September 11, 2017 1:06 pm
Updated: September 11, 2017 1:10 pm

Reaching out to anglophones ‘now a given’ for Parti Québécois

WATCH ABOVE: The Parti Québécois has adopted a controversial motion to decrease funding to English CEGEPs at a party convention in Montreal over the weekend. As Global’s Raquel Fletcher reports, it will become part of the PQ platform in the upcoming 2018 provincial elections.

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“English” is not a bad word, according to Parti Québécois (PQ) Leader Jean-François Lisée.

“The level of bilingualism in the room of the PQ congress is astounding,” he insisted.


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During the PQ convention at the Palais des Congrès in Montreal last weekend, the party elected an anglophone to their party executive: former associate English professor Jennifer Drouin, who is also the president of Anglophones for Quebec Independence.

READ MORE: Lisée survives confidence vote with 92.8% support at PQ convention

Lisée used Drouin’s election as an example to prove “the acceptance that we speak English and we want to reach out; the anglophone vote is now a given in the Parti Québécois.”

At the convention, the party adopted a controversial motion to decrease funding to English CEGEPs if elected.

Yet, Lisée argued the new platform is not an attack on the English-speaking community.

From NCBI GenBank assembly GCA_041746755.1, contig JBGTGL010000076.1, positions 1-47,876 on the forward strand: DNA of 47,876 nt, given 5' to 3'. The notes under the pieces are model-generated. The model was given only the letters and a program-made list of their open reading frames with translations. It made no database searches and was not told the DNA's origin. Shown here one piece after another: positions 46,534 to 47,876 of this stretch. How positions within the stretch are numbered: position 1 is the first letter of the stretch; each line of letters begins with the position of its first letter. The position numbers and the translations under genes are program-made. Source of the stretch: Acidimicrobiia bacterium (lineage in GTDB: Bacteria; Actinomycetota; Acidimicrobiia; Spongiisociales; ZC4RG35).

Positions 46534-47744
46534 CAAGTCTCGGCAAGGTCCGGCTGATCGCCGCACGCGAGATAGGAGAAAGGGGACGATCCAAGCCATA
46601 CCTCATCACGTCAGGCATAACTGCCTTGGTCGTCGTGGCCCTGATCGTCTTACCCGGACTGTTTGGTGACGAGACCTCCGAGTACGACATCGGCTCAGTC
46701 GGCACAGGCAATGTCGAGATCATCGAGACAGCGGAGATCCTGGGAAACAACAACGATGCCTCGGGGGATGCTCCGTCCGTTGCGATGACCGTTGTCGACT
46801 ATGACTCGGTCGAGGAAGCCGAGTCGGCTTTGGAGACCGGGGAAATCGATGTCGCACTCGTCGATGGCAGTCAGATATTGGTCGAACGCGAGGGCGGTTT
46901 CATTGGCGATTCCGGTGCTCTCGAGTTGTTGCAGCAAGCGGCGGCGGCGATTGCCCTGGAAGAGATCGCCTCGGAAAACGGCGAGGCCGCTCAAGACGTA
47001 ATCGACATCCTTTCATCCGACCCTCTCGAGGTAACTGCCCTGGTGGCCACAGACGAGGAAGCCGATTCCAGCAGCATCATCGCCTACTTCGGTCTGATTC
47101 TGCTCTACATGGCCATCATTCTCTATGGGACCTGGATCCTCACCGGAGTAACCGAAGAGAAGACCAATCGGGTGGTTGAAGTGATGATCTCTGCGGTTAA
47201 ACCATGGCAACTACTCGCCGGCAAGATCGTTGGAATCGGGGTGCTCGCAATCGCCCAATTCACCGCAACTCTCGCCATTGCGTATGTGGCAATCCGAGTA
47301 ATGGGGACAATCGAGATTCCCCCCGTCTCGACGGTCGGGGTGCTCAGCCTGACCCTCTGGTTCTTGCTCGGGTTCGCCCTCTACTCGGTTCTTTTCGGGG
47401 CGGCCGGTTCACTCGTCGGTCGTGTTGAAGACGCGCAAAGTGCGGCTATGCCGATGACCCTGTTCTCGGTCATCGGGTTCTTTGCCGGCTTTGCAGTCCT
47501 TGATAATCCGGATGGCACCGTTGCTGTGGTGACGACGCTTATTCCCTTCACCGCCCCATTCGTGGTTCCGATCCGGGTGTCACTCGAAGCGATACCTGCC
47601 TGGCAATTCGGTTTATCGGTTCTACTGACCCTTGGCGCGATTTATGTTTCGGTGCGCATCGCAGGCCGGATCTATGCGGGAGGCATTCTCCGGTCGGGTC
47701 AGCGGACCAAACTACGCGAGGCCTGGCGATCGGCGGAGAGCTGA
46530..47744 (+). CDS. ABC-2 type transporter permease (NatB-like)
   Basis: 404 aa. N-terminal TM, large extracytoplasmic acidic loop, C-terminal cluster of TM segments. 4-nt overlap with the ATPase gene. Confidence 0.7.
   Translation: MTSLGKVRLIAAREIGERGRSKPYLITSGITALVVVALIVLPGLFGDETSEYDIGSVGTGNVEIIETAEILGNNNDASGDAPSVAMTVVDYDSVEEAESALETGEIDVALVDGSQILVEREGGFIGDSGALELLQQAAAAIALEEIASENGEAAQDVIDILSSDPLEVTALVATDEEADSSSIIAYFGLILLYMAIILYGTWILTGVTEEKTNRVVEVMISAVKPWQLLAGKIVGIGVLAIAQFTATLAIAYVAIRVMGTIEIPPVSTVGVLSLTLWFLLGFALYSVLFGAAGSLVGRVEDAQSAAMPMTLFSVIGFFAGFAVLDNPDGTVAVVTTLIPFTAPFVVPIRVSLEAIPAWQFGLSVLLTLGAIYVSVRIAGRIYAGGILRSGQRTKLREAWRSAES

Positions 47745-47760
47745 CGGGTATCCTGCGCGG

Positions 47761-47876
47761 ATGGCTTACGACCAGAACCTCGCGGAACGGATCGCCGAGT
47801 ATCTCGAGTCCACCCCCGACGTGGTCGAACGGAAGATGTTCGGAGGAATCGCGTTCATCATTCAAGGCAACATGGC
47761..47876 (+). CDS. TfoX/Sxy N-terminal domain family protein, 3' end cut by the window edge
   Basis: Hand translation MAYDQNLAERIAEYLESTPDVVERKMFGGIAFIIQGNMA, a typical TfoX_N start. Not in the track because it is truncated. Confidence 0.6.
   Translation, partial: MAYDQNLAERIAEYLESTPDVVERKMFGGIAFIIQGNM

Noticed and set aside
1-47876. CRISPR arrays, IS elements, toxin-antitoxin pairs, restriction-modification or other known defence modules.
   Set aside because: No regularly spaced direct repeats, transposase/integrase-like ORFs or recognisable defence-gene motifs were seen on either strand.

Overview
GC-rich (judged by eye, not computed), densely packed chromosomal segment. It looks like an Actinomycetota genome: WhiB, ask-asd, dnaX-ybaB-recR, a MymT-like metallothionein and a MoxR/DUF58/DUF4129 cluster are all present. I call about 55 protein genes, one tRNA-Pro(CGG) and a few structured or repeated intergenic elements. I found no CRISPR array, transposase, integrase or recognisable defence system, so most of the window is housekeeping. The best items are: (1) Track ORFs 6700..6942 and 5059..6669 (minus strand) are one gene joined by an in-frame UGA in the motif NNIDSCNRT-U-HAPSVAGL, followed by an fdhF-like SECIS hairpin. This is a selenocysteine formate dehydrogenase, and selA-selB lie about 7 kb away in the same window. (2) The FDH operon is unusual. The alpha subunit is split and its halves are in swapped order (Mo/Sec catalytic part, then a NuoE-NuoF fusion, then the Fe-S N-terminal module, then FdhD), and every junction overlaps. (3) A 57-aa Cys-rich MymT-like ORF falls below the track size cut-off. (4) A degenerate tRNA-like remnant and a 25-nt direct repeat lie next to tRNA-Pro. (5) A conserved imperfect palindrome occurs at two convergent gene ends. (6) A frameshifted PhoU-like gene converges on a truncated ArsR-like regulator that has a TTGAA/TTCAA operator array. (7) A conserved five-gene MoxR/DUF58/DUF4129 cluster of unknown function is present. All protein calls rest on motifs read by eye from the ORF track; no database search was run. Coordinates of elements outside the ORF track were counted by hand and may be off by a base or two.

READ MORE: Quebec announces $21M investment in Montreal CEGEPs

The party will also stop allophones who have not gone to primary or secondary school in French from enrolling in English CEGEPs.

Lisée said the motion would allow students to study for one or two semesters in a CEGEP of the other language — a move he says will promote bilingualism in Quebec.

“This can be a win-win for anglophones and francophones,” he said.

Francophone students wanting to take advantage of the opportunity have to demonstrate “sufficient mastery of French.”

WATCH BELOW: Lisée gets vote of confidence

 

Likewise, if the PQ is elected, anglophone students will have to pass a French language exam in order to get their diplomas.

READ MORE: PQ calls for tougher Quebec language laws

The most controversial aspect calls for funding of English CEGEPs to be in line proportionally with the historic English demographic — that means a funding cut.

“The French CEGEPs were not successful at providing good English education,” Lisée explained.

“What we’re saying is we want to have, in this student marketplace, francophone CEGEPs more in the game with a good English track — including one session in an English CEGEP. And we think, may the best network win.”

READ MORE: Quebec announces $21M investment in Montreal CEGEPs

By equipping French CEGEPs to provide better English instruction, Lisée said there will be an increase in enrollment in French CEGEPs and the money will follow the students.

Lisée said anglophone support is important for him heading into the 2018 election.

“The number of anglos that are progressives, that are environmentalists, is huge and we are their party,” he said.

During the convention, party membership also voted in favour of Lisée’s plan to put off talk of a referendum until 2022.

READ MORE: Lisée wants to impose more French on English universities and CEGEPs

“If you want to have a clean, green government in the next four years, the Parti Québécois is your best bet,” he said.

“I’m sure it’s going to sway a number of anglos. A majority? No, but a number of anglos.”

© 2017 Global News, a division of Corus Entertainment Inc.

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